I have had a very frustrating month unable to upload photos. This is only one of many excuses reasons I have not been blogging for so long.
I know, I know: Chanukah is over. For most of you, I would imagine that it is already out of your mind. As my big return, shouldn’t I post something timely and relevant? Probably.
But I really wanted to put up this post, and I can finally do so with photos, so please bear with me, dear readers (all two of you that haven’t given up on me.)
My almost 11-year old daughter came to me about a month before Chanukah declaring that she wanted to make a completely unique menorah this year, as a project – and as a surprise for the family – with just me.
I haven’t had time to blog because I am adjusting to worki
ng full-time, and not adjusting well so far. I don’t have time to breathe, and I certainly don’t have time for special projects! But I have to have time for my daughter…. so we came up with a project together.
Homeshuling’s Amy Meltzer let me know it isn’t all th
at unique… but it is creative, and pretty, and was not a lot of cutti
ng and gluing or creatively molding or shaping, all of which I don’t do very well.
Daughter decided we weren’t going to buy anything; the challenge was to use what was in the house. SO, this is what we did:
We washed and saved jars from food with relatively similar heights and wide nec
ks. Then, we glued the together, like this:
Next, we filled them with water. In order to make them the same height, I had to eyeball the water to get the levels the same, since the jars are different. (In order for the menorah to be kosher, the candles have to be the same height.)
Then dear daughter had a great time adding food coloring to each jar to create a variety of colors… we had agreed earlier that the shamash would get to be purple.
Then we added the tealights. Despite my husband’s worries to the contrary, they floated beautifully, and didn’t sink once throughout the holiday.
It isn’t a very compact solution, but we had a lot of fun, and the colors looked beautiful. We did reuse materials in our house, and we had our mother-daughter time.
I know it is late, but perhaps this can be filed away for next year…I hope you had a Chanukah holiday full of lights, latkes, love, freedom and family, music and matanot (gifts.)
…I also hope to get to starting blogging again more frequently than once a month.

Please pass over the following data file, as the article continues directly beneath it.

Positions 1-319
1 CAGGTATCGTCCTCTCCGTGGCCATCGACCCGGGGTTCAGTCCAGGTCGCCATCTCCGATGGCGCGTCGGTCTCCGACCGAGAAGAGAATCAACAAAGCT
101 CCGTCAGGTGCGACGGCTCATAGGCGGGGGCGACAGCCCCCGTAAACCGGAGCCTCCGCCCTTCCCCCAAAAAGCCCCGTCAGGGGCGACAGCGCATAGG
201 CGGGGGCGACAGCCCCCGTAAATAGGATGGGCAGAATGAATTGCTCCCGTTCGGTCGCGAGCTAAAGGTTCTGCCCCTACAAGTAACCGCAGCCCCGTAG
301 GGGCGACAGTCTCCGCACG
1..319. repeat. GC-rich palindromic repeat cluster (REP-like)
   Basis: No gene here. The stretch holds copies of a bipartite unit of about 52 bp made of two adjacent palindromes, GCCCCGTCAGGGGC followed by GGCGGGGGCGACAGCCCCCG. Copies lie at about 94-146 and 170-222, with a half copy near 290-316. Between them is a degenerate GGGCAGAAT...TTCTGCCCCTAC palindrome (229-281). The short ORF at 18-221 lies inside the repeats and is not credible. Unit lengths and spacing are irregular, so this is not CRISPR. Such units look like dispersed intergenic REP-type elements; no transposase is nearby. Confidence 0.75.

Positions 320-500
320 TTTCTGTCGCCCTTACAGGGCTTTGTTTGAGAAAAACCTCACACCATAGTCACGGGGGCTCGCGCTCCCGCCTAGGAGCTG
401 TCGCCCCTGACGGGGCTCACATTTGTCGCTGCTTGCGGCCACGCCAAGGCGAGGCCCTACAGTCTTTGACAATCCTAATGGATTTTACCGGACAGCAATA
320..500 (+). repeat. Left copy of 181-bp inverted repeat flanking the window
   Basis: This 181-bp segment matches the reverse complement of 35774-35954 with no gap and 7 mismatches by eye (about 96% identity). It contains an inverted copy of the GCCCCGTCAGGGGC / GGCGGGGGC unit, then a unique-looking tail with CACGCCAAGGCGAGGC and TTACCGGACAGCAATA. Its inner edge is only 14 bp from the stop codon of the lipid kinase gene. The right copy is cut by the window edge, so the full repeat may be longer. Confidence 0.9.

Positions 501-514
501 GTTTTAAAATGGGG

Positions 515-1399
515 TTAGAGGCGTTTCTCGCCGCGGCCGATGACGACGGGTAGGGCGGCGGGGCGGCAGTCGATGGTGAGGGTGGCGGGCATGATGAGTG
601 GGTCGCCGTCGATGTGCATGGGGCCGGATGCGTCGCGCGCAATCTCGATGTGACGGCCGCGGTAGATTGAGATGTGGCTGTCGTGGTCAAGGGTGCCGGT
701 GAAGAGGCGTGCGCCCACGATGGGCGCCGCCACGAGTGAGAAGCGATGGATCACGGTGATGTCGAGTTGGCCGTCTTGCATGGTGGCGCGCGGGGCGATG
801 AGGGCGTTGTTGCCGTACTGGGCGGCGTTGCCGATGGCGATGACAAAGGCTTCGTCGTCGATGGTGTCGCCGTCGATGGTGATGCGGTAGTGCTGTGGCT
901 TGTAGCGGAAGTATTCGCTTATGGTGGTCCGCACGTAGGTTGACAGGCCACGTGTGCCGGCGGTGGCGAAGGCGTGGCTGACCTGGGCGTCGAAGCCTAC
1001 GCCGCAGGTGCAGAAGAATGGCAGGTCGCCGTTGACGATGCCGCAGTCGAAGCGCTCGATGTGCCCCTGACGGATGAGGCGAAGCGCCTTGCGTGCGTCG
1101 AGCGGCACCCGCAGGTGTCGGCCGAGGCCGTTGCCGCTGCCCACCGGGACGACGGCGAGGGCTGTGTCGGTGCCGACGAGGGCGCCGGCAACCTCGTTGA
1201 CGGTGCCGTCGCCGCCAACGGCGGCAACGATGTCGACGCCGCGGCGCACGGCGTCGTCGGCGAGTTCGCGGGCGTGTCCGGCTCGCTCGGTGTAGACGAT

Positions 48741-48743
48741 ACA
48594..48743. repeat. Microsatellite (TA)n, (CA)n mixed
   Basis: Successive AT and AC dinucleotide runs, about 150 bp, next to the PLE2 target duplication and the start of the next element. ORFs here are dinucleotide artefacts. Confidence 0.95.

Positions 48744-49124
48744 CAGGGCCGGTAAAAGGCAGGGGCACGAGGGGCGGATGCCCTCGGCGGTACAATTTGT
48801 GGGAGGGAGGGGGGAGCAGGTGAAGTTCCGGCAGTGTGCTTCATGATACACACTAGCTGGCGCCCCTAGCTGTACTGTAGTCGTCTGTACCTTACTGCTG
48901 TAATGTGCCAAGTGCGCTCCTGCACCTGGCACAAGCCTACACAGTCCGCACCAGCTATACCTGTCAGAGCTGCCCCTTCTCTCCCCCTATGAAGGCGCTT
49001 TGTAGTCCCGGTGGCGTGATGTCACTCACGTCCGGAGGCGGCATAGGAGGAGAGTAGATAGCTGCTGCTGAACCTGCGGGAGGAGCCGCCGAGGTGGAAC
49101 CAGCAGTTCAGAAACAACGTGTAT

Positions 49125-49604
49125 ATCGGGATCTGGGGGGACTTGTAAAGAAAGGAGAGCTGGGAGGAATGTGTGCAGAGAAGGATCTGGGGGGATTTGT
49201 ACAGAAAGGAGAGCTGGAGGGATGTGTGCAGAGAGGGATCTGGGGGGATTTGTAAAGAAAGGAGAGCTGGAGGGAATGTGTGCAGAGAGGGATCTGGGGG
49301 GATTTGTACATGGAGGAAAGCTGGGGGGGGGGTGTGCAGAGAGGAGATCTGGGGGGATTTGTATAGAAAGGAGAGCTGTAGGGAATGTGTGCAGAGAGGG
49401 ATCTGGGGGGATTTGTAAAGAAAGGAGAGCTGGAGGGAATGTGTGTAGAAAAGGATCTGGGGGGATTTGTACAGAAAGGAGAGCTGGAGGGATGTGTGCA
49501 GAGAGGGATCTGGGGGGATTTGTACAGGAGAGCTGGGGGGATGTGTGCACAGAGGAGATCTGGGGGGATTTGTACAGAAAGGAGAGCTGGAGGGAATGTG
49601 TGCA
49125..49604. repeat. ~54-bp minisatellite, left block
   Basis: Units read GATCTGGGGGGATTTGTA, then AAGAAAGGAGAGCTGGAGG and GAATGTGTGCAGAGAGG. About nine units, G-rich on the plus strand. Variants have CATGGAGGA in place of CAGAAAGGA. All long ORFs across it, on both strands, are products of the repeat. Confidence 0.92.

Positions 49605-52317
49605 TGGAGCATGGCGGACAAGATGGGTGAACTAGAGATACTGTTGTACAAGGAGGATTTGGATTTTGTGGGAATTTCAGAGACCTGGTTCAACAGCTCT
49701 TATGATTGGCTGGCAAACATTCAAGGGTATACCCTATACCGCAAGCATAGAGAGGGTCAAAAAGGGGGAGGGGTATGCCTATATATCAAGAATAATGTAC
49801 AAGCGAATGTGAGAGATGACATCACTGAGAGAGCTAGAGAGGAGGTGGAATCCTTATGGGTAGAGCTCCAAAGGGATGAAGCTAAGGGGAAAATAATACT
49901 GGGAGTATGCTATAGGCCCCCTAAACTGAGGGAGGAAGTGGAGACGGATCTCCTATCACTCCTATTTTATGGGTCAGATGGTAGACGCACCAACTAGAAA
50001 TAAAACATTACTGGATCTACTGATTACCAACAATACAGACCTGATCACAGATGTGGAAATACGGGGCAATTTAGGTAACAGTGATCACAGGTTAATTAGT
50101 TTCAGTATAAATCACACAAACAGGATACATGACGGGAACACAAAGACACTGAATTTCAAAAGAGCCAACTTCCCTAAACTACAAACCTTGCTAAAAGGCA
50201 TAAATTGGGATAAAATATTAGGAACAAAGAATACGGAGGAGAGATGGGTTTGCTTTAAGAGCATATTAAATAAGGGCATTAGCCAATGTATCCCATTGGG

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Today is day 3 of the kids being home for winter break. DH and I planned a day at the Museum of Natural History in Manhattan. Needless to say, such an outing, even with only six of the seven kids, is a production. Lots of planning…..
DH broke his toe last night (I can’t even begin to explain.) So either we had to cancel, or I had to take five of them on my own. That wasn’t going to happen. Especially after yesterday’s near melt-down.
One rule of thumb I learned (the hard way) a long time ago is that I don’t discuss big plans like these with the kids much ahead of time. This way when they don’t work out there is little whining and disappointment.
Another, is that kids like small, easy and familiar outings as much if not more than a big production of a trip that requires travel, planning, and is usually exhausting.
Today was a case in point. Instead of our big day at the museum, we counted out the money in their banks, did lots of fun math to total the amounts, and trotted off to the local bank to open FIVE student bank accounts. This including explaining to my four y.o. at least ten times that she would still have her money, just at the big bank not in her piggy bank. Luckily someone came in to use their safety deposit box. She sort of interpreted what I told her to mean that she was going to have her $18 stored in one of those… and I let her leave believing it.
The people at the local PNC branch deserve a lot of credit for their patience.
We then went to a friend’s to watch an American Girl movie on DVD…. for some reason the fact that it took place during the Great Depression was enough to get the boys to watch it. Everyone loved the movie. My eight year old son got a lot of pleasure out of the fact that Ima cried at the end, for some reason.
The last exciting outing of the day was a trip to Target to use the gift cards the children received for Chanukah. That was my idea, the gift cards. I must remember to post a blog about what a terrible idea that was.